The whole object of travel is not to set foot on foreign land; it is at last to set foot on one’s own country as a foreign land.” – G.K. Chesterton

Wednesday, 18 April 2007

Kobe Beef @ Wakkoqu, Kobe

Surely most of you would have heard of Kobe beef? Meat from the Wagyu cow breed is world-famous, highly sought after and considered high-grade (hence very expensive) for the fact that it is intensely marbled with fat, lending a rich taste and smooth texture. I'm not a big red meat person, but I once tasted a small piece of a wagyu beef steak at one of my school's enkai (party) and it was done so beautifully that I raved about it to Rob - something that I never do for red meat.

Anyway, we thought that since there were many opportunities for my parents (seafood-lovers) to enjoy seafood during their stay here, we ought to be considerate of Rob's mum who is very much a red meat-lover (and fish-hater). So we thought, why not try Kobe beef since we were going to visit Kobe? Wakkoqu (Shin-Kobe branch) is a posh place that came recommended by the writers of the Japan Lonely Planet Guide. It was also conveniently located nearby the Nunobiki Herb Hill Garden that we wanted to bring our parents to. And they served a very affordable Kobe beef lunch set meal (more so than their dinners). So upon arrival in Kobe, after stopping by the Tourists' Info Centre in Sannomiya and dropping off our baggages in a coin locker, we trekked off to Wakkoqu. We arrived around 13:00 on that Tuesday, and were told that without prior reservations, we'd have to wait for about 1 hour. A well-patroned diner is usually a good sign that it's a good place to eat, and our parents were pretty eager to try Kobe beef so we hung around the area for that hour.

The interior of the restaurant is very posh indeed. There were teppans (iron hot plate) set up inside the restaurant similar to a teppanyaki restaurant, which I can verify remains something that is popular only in the western world as we have yet to encounter a teppanyaki restaurant in Japan. Funny thing is that the appearance of this restaurant is quite foreign and western, and is located in an area of Kobe (which is itself a cosmopolitan city full of foreigners) near the residential area for foreigners. It's always interesting to watch your food being prepared and cooked, but it was not as entertaining as it was at our visit to a teppanyaki restaurant in Perth, where you no doubt pay for a show.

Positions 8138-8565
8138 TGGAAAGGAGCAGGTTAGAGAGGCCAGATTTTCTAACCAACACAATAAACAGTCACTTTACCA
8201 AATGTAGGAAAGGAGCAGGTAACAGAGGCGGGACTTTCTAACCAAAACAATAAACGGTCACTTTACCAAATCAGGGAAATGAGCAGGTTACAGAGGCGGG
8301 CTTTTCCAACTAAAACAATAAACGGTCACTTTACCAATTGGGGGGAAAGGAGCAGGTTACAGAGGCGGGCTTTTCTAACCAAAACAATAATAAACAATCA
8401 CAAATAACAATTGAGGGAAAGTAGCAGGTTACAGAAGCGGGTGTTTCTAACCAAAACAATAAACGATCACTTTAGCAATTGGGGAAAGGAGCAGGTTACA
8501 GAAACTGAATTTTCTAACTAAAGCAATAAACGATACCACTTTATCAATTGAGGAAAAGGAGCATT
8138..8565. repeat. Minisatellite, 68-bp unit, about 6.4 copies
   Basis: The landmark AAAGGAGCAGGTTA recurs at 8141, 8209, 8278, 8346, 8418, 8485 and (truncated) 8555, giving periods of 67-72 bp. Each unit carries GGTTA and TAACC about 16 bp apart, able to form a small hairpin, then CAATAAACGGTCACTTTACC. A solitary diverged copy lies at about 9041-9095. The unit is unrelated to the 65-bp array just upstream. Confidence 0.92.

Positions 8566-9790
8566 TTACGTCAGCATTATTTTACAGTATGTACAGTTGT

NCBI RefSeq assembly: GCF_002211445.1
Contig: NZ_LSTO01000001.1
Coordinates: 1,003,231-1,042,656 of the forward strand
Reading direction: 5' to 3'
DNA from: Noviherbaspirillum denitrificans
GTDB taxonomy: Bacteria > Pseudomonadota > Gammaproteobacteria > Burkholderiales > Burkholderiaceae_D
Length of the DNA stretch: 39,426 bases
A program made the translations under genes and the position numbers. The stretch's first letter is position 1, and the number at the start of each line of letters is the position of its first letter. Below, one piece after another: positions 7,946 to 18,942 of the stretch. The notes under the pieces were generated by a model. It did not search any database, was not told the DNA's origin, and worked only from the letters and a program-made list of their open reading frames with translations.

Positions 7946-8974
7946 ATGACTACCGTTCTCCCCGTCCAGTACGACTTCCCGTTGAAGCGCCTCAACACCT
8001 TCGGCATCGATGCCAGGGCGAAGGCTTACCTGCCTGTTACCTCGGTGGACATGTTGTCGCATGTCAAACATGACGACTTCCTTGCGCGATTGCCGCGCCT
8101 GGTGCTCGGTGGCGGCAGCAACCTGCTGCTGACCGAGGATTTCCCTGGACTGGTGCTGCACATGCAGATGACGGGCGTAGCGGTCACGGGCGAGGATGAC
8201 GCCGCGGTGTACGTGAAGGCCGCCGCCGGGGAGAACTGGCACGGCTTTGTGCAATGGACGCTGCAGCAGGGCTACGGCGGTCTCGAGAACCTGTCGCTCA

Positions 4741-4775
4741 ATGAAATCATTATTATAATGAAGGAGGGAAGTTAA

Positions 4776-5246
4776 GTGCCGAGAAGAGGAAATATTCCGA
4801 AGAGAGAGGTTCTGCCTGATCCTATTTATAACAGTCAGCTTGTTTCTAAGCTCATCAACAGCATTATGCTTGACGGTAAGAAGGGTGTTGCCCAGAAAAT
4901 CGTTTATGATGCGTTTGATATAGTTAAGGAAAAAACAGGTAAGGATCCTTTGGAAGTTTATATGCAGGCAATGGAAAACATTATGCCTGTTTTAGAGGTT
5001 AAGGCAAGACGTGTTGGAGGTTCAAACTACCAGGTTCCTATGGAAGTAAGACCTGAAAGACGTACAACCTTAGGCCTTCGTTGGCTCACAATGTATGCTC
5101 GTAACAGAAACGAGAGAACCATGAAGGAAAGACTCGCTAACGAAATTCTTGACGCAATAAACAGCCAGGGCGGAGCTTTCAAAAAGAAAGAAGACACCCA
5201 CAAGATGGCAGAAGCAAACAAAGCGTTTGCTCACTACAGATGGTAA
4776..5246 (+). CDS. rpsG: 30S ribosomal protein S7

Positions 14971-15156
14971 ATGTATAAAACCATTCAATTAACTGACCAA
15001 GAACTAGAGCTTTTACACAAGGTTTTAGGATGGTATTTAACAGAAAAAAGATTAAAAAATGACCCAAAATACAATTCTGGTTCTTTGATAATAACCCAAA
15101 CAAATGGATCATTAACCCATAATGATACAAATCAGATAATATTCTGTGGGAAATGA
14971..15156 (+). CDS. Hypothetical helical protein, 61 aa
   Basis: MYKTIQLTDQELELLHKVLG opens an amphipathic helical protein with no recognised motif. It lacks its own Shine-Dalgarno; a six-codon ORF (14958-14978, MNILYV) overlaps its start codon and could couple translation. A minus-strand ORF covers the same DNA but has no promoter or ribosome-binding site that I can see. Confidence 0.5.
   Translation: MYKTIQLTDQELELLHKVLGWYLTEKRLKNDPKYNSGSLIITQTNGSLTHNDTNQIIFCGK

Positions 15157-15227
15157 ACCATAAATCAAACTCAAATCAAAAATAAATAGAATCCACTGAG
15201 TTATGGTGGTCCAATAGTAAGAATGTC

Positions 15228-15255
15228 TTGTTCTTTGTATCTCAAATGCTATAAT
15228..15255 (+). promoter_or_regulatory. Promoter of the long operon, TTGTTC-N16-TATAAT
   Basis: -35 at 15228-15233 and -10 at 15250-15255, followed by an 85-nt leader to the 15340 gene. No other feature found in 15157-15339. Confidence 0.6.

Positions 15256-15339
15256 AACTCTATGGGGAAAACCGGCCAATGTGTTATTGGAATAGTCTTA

Anyway, I was saying that this was a posh-looking place, with service (and prices) to match. Although it was only a meal for lunch, I felt we were a bit under-dressed. We were seated around a large teppan with large plates for each of us arranged within reach of both the chef and us. There was the normal menu to choose from, with mains ranging in price from 7500 yen to 13,700 yen (~AU$75 to AU$137), and choices including sirloin, tenderloin and 'special selected Kobe beef'. There was also a lunch menu with a choice of three types of set courses. The cheapest was 2500 yen which included 130g of the famed beef, some vegetables and the standard miso, rice, tsukemono (pickled vegs) set. The more expensive lunch sets included additional courses like soup, dessert and coffee. Most of us went for the 2500 yen course, my mum went for one of the more expensive ones so that she could have the coffee at the end (she is a real coffee addict and has been since young).

Enough talking - I'll let the following pictorial do all the talking.

While teaching his mum how to use chopsticks, Rob decided to show off his skill of using two pairs at once. The chef began by frying up some sliced garlic which took a good 5 or 10 minutes. He then placed the crisp garlic slices on one part of our plate along with a pile of salt, pepper and mustard sauce.:

The raw wagyu beef steak. Chef started preparing the steak, and our eyes were fixated on his show of knife + spatula handling skills. He then cut the meat into smaller pieces and separated them into two or three piles, which I guess are the different parts of the meat

The ingredients are finally being cooked!

More raw vegetables in preparation for frying; and the salad served to us at some point during the meal:

My plate soon after the chef started placing food on it; and the rice/miso/tsukemono set which was served towards the end of the meal:

The chef finished up his job by frying some vegetables with the beef fat, and dished them out to our plates:

Verdict? Well, the wagyu beef tasted like... beef. Perhaps more tender and more moist than the usual ones I've had, but I think maybe the experience was a bit lost on me since I'm not really a red meat steak person. I'm sure there are many steak-lovers who would appreciate an experience like this a lot more than I did. Overall, it was a good experience - my parents enjoyed themselves, and Rob's mum said that the beef was good.

My main gripe about this place is that the price listed on the menu does NOT include tax. So when you pay, the cost is 5% more than what you thought it would be. And like most expensive establishments, they don't inform you about the additional 5% surcharge for using credit cards. I guess they figure that if you can afford to dine at a place like this, you can afford to just throw away just that little bit more money.

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